Monday, August 29, 2005

We're moving!


Please update your bookmarks and RSS feeds accordingly.

New music should be up at that site by morning.


Movin' on up...


Please update your bookmarks and RSS feeds accordingly.

New music should be up at that site by morning.

Wednesday, August 10, 2005


Kano - Remember Me - There is no justice in this world if, by this time next year, this song is not a staple of frat parties everywhere. I mean, it's got everything. Latin-infused shuffling beats, Kanos sick, super-charismatic flow, and a chorus that extolls the joys of booze fueled hookups. What's not to love? Kano is blowing up all over right now, and I only expect that to increase a few dozenfold after his US Debut @ the Knitting Factory here in NYC on Saturday. He deserves it. All the production prowess of Dizzee or Skinner with none of the incomprehensibility or literary pretentiousness, and with a flow so utterly, disarmingly charismatic, I can't NOT see this at least making a run at the charts once a smart stateside label starts pushing it.

[Buy Home Sweet Home from!]

Cloud Cult - You've Got Your Bones To Make A Beat - Equally hyped at the moment are Cloud Cult, the environmentalist collective from Minneapolis operates as a non-profit activist band. When they tour, they go to admirably extreme lengths to minimize their environmental footprint, and spend their days working for The Cause. "You Got Your Bones To Make A Beat" immediately stands out from their new album Advice From The Happy Hippopotamus - the band "does this one simple - just basic riffs," as promised. The result is a song that feels almost tribal in it's insistence. Mutant organ and flute sounds, vocals that trail off into falsetto world, and that Bass and those Drums. They chug through the song like the engines of some mad war machine. It's songs like this that made me call my blog "Teaching The Indie Kids To Dance Again."

[Buy Advice from the Happy Hippopotamus from! - the rofits go to a great cause, so it deserves your support twice over.]

Tuesday, August 02, 2005

Passive Agressive.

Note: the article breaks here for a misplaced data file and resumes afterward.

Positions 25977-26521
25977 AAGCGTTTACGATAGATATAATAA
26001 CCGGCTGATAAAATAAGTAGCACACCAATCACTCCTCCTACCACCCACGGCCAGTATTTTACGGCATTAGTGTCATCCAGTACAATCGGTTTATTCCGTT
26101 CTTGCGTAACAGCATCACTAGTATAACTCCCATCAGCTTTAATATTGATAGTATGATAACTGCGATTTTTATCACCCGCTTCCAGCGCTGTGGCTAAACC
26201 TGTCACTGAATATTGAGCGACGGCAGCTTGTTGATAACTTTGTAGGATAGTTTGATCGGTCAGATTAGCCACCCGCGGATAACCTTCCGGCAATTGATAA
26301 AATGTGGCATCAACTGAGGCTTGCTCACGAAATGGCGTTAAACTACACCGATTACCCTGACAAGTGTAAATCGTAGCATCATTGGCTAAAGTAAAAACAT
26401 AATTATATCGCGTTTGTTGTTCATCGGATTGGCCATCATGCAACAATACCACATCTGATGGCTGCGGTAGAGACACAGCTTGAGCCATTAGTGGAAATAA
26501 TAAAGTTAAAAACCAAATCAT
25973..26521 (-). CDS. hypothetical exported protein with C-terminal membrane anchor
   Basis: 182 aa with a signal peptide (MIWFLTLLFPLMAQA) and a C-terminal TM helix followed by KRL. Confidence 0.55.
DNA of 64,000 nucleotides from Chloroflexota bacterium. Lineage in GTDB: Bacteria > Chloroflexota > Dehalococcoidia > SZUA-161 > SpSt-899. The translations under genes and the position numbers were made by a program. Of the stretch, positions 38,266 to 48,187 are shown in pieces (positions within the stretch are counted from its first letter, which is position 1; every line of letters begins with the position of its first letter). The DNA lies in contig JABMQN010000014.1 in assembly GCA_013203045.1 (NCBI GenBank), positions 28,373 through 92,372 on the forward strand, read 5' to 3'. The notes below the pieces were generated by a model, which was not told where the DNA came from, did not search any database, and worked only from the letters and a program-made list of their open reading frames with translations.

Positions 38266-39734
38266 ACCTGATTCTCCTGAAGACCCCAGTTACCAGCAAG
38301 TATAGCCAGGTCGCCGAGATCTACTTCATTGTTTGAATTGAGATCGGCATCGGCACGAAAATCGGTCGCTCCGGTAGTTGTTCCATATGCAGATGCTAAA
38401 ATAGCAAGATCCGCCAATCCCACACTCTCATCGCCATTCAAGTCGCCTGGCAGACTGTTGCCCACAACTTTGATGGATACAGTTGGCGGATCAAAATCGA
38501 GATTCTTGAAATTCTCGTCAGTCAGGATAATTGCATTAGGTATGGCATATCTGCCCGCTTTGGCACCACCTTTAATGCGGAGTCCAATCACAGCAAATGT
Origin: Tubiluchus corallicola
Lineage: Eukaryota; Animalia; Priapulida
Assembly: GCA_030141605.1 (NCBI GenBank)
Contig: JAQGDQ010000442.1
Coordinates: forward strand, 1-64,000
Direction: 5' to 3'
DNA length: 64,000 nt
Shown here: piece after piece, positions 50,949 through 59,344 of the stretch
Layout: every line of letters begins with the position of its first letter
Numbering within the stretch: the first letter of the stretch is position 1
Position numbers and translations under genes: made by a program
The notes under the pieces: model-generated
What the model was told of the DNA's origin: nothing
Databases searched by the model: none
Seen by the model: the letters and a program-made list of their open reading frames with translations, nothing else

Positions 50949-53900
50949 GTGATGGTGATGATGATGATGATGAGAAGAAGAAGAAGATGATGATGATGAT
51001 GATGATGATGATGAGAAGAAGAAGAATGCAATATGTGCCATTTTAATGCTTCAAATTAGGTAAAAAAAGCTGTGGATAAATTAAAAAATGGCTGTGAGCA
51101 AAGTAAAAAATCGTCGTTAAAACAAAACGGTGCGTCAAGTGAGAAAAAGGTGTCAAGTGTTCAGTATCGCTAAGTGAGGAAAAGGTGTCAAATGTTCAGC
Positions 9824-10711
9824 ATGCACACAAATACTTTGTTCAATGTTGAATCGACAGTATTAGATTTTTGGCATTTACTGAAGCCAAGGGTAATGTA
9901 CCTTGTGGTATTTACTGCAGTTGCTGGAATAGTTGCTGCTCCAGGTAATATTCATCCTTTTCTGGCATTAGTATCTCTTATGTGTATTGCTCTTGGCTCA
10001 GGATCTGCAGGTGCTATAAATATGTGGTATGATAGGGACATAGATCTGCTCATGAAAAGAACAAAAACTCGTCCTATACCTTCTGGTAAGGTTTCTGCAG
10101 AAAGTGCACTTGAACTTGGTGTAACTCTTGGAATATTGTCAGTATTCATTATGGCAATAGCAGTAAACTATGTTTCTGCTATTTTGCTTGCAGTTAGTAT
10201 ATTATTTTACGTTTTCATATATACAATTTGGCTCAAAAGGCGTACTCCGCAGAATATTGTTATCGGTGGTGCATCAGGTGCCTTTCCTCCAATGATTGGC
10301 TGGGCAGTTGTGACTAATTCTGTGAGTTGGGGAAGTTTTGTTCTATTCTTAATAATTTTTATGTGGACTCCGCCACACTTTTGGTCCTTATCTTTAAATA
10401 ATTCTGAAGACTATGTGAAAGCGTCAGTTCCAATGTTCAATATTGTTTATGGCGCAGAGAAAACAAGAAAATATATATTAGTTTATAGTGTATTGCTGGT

Calla - Swagger - Brooklyn's Calla have come a long way. They've signed to Beggars Group recently, and with their new album, Collisions, seem poised to finally outshine their oft mentioned siamese twin of a band, the Walkmen. It's "Swagger" that does it really. The bass stomps, high hats in all the right places, not there for the disco set, but for mood - it's dynamics eerily recall earlier Walkmen hit "The Rat", but in all the right ways, and none of the wrong ones. It lacks "The Rat"'s almost whining tone, and maintains the furious momentum and to make the obvious pun, swagger. The song rolls over, but then it pulls you down and proceeds to punch you in the face with drums and hums.

[Collisions drops on September 27th. Pre-order it today from!]

The Mobius Band - Twilight - Xylophones ring out and shne over a kraftwerk computerscape as an extremely normal sounding man sings about very normal troubles like shitty jobs and smoking dope and banality and age. The song is gentle, like Casiotone, or the Mountain Goats, but prettier and with more string sounds. But there are drums. Thunderous drums. And electric guitars. Serious Kevin Shields style shit. This is too aggressive to be compared to the likes of Casiotone. The Mobius Band have, after 3 years of hotly tipped singles splitting the difference between heavy electronica, and raw garage rock, moved beyond the titular 'one-sided' pun to put together The Loving Sounds of Static, a debut LP on Ghostly International simply overloaded with songs like this. Songs both gentle and demanding. Songs worth a listen.